Danyel Smith has long been a voice for Black women who love and make music. Now, she’s keeping the passion going with her latest venture—serving as the host of a The Ringer Podcast Network and Spotify Original show called “Black Girl Songbook.”

“I’m talking about the history of song, I’m talking about how songs are made. I’m talking to Black women creatives,” Smith said exclusively to ESSENCE.

Smith is renowned for her work as a music journalist and author. In the late 90s, as well as in the mid 2000s, she was the editor-in-chief of Vibe magazine and is credited for expanding the reach of the publication, as well as molding the tone. She has also worked with Billboard (as the first Black editor) and ESPN, where she highlighted various types of sounds, people and events. “When I started out,” she begins, “We were doing a lot of reporting, writing, music criticism and concert reviewing, record reviewing and all of these things—there was a lot of advocacy.” She then added, “A lot of that advocacy still exists in ‘Black Girl Songbook’.”

Smith has kept Black women’s work close to her chest and understands that their stories deserve more nuance than they’re generally afforded. “I’ve interviewed all types of artists,” she said. “But what’s always so in much my heart is the music of people like Whitney Houston, like Sade…these are women whose genius is just not taken care of with detail and grace.” She plans on celebrating legacies like only we can.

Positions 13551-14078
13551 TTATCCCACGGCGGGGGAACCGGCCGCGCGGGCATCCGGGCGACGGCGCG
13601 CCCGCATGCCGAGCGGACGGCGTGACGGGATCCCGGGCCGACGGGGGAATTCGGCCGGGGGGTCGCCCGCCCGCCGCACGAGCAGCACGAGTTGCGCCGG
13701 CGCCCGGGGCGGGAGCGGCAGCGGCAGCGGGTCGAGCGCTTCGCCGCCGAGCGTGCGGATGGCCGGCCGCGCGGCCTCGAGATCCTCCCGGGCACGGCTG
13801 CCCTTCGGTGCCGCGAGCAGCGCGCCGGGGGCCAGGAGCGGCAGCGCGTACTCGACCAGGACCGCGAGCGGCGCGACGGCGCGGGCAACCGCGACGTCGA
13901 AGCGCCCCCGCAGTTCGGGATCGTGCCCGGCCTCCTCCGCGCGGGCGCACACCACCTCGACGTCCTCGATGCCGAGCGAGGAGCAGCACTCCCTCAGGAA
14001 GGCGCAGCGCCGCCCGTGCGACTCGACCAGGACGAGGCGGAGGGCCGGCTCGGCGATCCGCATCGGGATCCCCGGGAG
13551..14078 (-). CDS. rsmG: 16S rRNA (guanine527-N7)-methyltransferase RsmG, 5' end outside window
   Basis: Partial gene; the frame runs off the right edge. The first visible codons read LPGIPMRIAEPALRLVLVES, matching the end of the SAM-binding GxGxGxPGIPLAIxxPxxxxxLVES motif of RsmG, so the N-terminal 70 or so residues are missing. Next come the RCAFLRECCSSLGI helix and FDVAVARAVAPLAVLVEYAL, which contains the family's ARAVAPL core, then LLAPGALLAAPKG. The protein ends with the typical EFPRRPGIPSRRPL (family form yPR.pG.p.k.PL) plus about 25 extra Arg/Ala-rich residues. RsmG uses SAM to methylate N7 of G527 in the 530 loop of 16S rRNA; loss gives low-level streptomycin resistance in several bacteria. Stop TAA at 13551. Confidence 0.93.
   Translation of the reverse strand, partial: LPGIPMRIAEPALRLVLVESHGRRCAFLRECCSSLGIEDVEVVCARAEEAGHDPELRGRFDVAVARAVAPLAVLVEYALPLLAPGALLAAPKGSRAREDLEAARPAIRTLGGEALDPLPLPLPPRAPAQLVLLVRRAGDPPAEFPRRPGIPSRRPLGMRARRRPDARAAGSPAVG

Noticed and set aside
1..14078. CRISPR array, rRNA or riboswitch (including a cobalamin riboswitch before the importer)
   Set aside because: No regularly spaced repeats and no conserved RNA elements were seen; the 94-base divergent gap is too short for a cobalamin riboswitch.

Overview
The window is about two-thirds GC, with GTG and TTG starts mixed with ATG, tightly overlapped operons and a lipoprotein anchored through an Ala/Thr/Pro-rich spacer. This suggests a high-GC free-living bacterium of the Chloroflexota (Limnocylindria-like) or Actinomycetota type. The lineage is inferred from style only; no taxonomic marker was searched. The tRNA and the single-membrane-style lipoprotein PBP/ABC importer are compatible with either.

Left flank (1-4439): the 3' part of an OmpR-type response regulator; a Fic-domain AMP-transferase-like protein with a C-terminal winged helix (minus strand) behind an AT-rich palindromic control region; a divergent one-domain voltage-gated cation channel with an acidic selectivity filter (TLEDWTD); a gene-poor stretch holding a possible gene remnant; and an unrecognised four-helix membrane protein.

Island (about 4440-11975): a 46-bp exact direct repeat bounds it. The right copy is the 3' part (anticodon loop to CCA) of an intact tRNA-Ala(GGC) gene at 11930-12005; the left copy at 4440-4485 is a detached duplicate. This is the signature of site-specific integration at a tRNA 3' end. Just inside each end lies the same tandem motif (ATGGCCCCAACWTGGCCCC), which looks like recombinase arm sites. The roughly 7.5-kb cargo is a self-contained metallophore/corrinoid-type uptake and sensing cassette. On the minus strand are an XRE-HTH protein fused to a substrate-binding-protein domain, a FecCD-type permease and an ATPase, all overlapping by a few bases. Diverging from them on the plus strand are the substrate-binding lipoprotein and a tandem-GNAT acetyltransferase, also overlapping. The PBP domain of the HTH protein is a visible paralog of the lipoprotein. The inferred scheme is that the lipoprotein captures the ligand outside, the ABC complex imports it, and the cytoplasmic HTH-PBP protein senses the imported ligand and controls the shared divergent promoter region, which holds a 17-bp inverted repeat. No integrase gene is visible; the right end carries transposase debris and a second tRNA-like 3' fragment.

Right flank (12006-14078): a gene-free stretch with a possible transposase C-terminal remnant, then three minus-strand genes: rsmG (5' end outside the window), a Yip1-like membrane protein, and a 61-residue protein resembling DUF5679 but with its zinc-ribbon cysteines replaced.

During each episode of “Black Girl Songbook,” Smith will play the songs that have moved us for decades, while also giving more insight into the lives of the artists who made them and the roles their work has played in the larger gamut of pop culture. It’s a lesson on the rich and riveting history, and future, of music, because there simply is no music without Black women.

Our hand claps, our thunderous, gritty runs and experiences have been the sounds of generations. We have taught people how to feel, urged them to grow and honored our souls in the process.

The first episode is dedicated to Whitney Houston’s unforgettable 1991 Super Bowl performance of the “Star Spangled Banner.” On January 27, the set celebrated its 30th anniversary and as one of the many fans of Houston’s work, Smith felt it was only right to kick off with one of the late singer’s finest moments.

“It’s such a complex song for Black people to sing. The world has changed dramatically in the past few years because Colin Kaepernick kneeled during performances of it. So, it’s all just very relevant right now,” Smith said. “I think now that everyone’s worked so hard across the country to get this new administration in, it’s time to take a look at [Whitney’s rendition] and how Whitney kind of brought us all together.”

The debut episode will also feature Houston’s friend and Arista records label mate, Deborah Cox.

TAMPA, FL – JANUARY 27: Whitney Houston sings the National Anthem before a game with the New York Giants taking on the Buffalo Bills prior to Super Bowl XXV at Tampa Stadium on January 27, 1991 in Tampa, Florida. The Giants won 20-19. (Photo by George Rose/Getty Images)

“It’s just not talked about enough,” Smith said of her fire for delving into these stories. “Black women’s voices inform all of music—not just R&B, soul, gospel and rap…There’s so much we’re going to talk about.”

We can’t wait.

“Black Girl Songbook” is due out February 4 and new episodes will air on Thursdays. Listen to the trailer below.

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